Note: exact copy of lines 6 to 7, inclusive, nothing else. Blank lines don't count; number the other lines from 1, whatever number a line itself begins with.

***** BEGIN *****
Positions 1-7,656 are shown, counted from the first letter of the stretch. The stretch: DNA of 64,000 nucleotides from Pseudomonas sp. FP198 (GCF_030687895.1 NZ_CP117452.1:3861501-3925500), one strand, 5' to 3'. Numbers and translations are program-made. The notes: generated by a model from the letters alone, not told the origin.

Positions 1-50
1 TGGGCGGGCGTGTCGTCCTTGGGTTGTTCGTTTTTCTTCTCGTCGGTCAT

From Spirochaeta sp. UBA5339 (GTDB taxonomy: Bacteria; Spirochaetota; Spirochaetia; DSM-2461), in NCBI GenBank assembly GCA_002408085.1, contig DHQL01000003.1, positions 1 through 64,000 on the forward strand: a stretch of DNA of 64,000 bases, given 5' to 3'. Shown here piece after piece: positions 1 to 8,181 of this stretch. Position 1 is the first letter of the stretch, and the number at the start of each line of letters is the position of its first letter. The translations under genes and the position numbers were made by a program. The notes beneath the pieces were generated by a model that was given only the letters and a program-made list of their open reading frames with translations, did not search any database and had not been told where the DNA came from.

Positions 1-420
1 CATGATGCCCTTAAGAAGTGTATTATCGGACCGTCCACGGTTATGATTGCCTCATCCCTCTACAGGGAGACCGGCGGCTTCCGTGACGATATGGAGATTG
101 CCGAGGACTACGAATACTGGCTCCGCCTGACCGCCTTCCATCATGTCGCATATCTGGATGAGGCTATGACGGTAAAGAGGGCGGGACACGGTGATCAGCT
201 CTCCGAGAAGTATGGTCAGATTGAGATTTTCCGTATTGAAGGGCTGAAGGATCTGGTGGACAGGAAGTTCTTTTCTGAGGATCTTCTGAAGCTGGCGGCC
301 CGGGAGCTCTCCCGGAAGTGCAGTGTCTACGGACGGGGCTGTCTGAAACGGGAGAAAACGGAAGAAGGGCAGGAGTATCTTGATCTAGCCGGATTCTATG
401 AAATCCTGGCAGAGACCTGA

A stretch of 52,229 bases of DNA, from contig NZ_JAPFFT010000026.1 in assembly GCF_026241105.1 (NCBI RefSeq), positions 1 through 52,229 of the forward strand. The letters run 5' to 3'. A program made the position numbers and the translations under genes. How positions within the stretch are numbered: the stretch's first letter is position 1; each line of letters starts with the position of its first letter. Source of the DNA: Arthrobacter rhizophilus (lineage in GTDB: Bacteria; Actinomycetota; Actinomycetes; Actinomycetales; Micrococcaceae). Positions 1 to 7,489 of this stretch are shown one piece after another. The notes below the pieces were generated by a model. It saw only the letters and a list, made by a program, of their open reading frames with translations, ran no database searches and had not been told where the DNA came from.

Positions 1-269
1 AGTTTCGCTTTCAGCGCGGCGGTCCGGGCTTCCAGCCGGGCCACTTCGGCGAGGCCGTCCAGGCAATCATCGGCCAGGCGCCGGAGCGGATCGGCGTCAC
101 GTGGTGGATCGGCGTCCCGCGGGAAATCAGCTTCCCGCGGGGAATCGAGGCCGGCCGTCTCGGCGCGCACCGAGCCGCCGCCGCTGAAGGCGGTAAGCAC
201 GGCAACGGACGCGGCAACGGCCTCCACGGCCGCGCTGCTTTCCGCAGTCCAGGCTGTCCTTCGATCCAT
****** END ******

1 CATGATGCCCTTAAGAAGTGTATTATCGGACCGTCCACGGTTATGATTGCCTCATCCCTCTACAGGGAGACCGGCGGCTTCCGTGACGATATGGAGATTG
101 CCGAGGACTACGAATACTGGCTCCGCCTGACCGCCTTCCATCATGTCGCATATCTGGATGAGGCTATGACGGTAAAGAGGGCGGGACACGGTGATCAGCT